Tuesday, April 24, 2012

Tapestry Bobbins

Several years ago when I began to get interested in tapestry weaving I started with using butterflies to organize my weft threads for carrying through the warp.  It is convenient and works pretty well and I was also influenced by the Nancy Harvey books and videos I was learning from.

There are some advantages to using bobbins though as I started to learn as I did more tapestry weaving.  They help keep the thread neatly organized  and this is particularly helpful in working with the handspun singles that I often use.  Also the slight weight of the bobbin can make moving them through the warp threads more fluid and efficient.

At the time I had entered a Long Distance Learning program through the American Tapestry Alliance with Janie Hoffman and even though I was unable to finish it do to some family emergencies at the time I am so grateful for the interest and advice she gave me.  You can see her art work here: www.artistsregister.com/artists/AZ104 .  One of the things she introduced me to was using plastic netting shuttles as tapestry bobbins.

There are many advantages to working with netting shuttles, they are cheap, light weight, come in many sizes from about five inches to thirteen inches long, it is also easy to wind threads on them and the threads stay put when you do. For the handspun they really help to tame those singles and keep them neat.  Their light weight is an advantage if, like me, you tend to have a large number of bobbins going at once and you like to take projects with you.  I have been very happy with them.  You can see them in many of the photos of work in progress on this blog.

One disadvantage is that you can not use them to pack the weft threads as you weave.  For that I usually hold an awl in my hand and use it to pack as I go, in fact I hardly ever put it down when I am working.  You can see the awls above with the netting shuttles that I use most often.  After every few passes I may also take a beater or comb and pack the wefts down again.  See some of the beaters I use pictured below.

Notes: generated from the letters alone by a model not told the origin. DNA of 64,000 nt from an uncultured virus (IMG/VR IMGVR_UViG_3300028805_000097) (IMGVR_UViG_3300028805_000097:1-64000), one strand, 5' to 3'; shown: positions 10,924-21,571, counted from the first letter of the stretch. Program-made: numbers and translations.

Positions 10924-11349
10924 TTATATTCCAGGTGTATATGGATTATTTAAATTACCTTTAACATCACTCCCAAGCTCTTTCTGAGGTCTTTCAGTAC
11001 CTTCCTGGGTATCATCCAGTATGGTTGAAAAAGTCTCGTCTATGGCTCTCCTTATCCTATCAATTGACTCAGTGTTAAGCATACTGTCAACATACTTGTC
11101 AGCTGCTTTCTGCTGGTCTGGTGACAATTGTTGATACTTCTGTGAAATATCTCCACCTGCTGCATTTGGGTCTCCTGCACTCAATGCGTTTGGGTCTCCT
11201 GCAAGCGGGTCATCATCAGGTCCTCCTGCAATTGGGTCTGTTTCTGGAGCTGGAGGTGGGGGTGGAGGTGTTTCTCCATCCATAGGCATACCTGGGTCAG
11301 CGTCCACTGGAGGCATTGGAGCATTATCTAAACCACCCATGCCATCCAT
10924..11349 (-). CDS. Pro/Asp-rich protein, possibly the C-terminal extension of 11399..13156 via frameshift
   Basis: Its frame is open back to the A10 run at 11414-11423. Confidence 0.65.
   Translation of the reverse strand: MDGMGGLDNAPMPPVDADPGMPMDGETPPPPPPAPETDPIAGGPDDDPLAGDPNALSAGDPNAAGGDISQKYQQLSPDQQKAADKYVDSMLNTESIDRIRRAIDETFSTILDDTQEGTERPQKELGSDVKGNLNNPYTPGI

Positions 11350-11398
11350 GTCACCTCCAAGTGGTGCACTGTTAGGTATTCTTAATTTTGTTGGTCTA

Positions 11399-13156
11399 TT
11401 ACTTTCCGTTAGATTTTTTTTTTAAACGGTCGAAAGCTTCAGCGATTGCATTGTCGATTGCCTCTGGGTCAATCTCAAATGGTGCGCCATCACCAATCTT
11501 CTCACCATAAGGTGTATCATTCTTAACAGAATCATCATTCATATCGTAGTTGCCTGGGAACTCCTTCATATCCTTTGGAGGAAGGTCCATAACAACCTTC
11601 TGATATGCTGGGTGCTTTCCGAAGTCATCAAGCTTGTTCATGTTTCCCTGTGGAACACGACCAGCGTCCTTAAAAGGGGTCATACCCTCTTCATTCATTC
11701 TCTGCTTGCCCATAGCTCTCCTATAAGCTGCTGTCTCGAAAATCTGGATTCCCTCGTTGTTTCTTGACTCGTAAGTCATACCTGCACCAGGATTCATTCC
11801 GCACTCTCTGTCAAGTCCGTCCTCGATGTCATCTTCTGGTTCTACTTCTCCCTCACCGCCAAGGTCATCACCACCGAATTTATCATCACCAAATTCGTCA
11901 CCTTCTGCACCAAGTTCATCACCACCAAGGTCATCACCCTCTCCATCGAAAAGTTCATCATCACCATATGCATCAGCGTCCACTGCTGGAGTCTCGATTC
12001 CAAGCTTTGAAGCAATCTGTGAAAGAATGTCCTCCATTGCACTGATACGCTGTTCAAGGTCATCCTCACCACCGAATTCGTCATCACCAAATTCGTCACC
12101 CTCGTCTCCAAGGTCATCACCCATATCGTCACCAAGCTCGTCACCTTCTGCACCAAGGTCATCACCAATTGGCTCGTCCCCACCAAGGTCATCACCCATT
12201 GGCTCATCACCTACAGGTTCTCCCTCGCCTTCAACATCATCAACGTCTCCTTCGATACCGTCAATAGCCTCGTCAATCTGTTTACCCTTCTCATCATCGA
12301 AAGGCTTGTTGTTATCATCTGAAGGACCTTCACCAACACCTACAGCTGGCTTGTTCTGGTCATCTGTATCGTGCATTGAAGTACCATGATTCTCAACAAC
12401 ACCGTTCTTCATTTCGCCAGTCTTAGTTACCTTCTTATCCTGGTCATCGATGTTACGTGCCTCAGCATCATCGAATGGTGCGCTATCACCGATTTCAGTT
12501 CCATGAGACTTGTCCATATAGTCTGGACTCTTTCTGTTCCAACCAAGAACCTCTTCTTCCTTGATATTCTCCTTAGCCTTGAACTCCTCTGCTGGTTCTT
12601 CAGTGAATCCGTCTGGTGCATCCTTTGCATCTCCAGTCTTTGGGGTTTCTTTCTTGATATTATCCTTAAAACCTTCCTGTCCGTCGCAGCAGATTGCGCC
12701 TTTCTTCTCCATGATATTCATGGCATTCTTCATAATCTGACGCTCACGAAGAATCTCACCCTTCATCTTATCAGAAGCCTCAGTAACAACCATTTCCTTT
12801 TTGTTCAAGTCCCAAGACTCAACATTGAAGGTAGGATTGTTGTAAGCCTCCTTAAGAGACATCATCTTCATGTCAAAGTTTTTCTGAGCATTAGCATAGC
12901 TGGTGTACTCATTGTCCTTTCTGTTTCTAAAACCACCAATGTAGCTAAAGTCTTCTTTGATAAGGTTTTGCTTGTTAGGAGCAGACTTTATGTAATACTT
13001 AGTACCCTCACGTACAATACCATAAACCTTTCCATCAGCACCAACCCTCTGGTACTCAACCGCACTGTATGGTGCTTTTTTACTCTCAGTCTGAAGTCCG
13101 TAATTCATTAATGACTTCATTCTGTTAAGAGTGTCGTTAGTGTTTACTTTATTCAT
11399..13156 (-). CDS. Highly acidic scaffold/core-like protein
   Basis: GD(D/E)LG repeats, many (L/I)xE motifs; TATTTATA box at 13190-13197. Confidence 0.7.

After viewing the Archie Brennan and Susan Maffei set of DVDs I am becoming increasingly interested in the brass tipped wood tapestry bobbins that Archie is using in the tapes.  The big advantage with them is that you can hold one tool that will take the wefts through the warp as well as beat them down.  One tool. That sounds pretty good and in the tapes it looks seamless and fluent and I would like to try it. Of course that is due to the expertise of Archie Brennan I suspect.  I have found many sources for these bobbins online and have ordered a few.  I will have to follow up on how they work for me because I don't have them yet.  I did find a wonderful source, John and Joy Moss- wood turners, that make this type of bobbin in several different sizes.  This seems important to me because the size of the bobbin needs to relate to the spacing of the warp threads, the size format you are using and the grist of the weft threads being used.  You can have a look at these bobbins here:  www.johnandjoymosswoodturners.com/tapestrybobbins-wood-brass

I suspect that I will like them and start using them at least in part but I don't think I will want to give up my netting shuttles especially for work on the go and I will probably always just pull out a length of thread and start weaving for the tight spots and small pieces that I do.

1 comment:

  1. Fine Fiber PRess has a large selection of different size bobbins. John Mosss is now making a really small brassy bob that I love.
    I also have a video on the care and feeding of bobbins on u-tube.